Singapore — China’s efforts to approve new infrastructure projects and accelerate construction remained strong in July which, combined with fiscal stimulus measures in recent months, looks set to help steel demand from the infrastructure sector
ArcelorMittal seeks EU support to make steel greener
ArcelorMittal MT.LU on Thursday outlined plans and costs for steelmaking processes that produce less carbon, but also called for investment support from European Union states as well as carbon border taxes.
Europe’s steelmakers like ArcelorMittal, are under pressure to cut carbon emissions while maintaining profitability in a market where there is fierce competition, mainly from China.
“The support the EU and member states can give to ensure we have a well-designed policy to make large-scale, competitive, carbon-neutral steelmaking a reality, is critical,” Chief Financial Officer Aditya Mittal said on a call.
The company’s green steelmaking plans were outlined in a climate action report on Thursday, which mapped out two processes to meet CO2 goals committed to last year. The aims were to cut its CO2 emissions by 30% by 2030 and to become carbon-neutral by 2050.
Mittal said the two processes were “smart carbon” and direct reduction of iron ore (DRI), both of which are being tested.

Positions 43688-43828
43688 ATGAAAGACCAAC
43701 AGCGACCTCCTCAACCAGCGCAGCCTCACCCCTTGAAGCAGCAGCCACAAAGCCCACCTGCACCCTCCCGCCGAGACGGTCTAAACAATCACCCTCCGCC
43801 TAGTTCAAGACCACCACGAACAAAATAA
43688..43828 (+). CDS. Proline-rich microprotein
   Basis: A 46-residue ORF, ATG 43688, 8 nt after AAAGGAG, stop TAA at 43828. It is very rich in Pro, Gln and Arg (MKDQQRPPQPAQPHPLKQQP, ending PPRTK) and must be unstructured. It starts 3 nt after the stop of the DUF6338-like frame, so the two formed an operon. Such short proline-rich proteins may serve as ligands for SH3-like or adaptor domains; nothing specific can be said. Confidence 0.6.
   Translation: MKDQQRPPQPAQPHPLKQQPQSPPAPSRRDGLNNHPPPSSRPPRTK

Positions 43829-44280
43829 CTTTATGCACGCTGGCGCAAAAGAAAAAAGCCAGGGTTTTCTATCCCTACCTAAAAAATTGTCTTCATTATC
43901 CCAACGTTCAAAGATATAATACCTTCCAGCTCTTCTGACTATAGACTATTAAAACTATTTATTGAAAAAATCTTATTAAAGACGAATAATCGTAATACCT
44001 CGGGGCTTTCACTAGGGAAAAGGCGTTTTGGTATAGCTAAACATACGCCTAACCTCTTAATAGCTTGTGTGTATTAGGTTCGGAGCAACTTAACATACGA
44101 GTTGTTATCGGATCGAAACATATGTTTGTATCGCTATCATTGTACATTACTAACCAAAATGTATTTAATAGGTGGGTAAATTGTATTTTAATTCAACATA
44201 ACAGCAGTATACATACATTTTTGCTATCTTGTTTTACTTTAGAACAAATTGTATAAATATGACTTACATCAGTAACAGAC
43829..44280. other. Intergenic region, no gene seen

ArcelorMittal estimated the cost of deploying smart carbon at 15-25 billion euros ($16.86-28.09 billion) and 30-40 billion euros for DRI by 2050, not including infrastructure finance needs.
Mittal also called for an EU carbon border tax to fend off carbon-heavy steel imports. “We need a level playing field,” he said.
ArcelorMittal’s smart carbon process would use carbon recycled from bioenergy, green electricity, and carbon capture and storage within steelmaking.
This method could also use more scrap and would also benefit cement and plastics manufacturers, Mittal said.
The use of the DRI process to cut emissions involves a switch from natural gas to hydrogen as the fuel for steelmaking. But this hydrogen must come from purely green sources such as wind, sunshine or biomass, and it needs to become much cheaper.
Europe does not currently have enough green power capacity to devote to industries other than energy and needs to build up a hydrogen import infrastructure, stakeholders in the emerging hydrogen economy have said.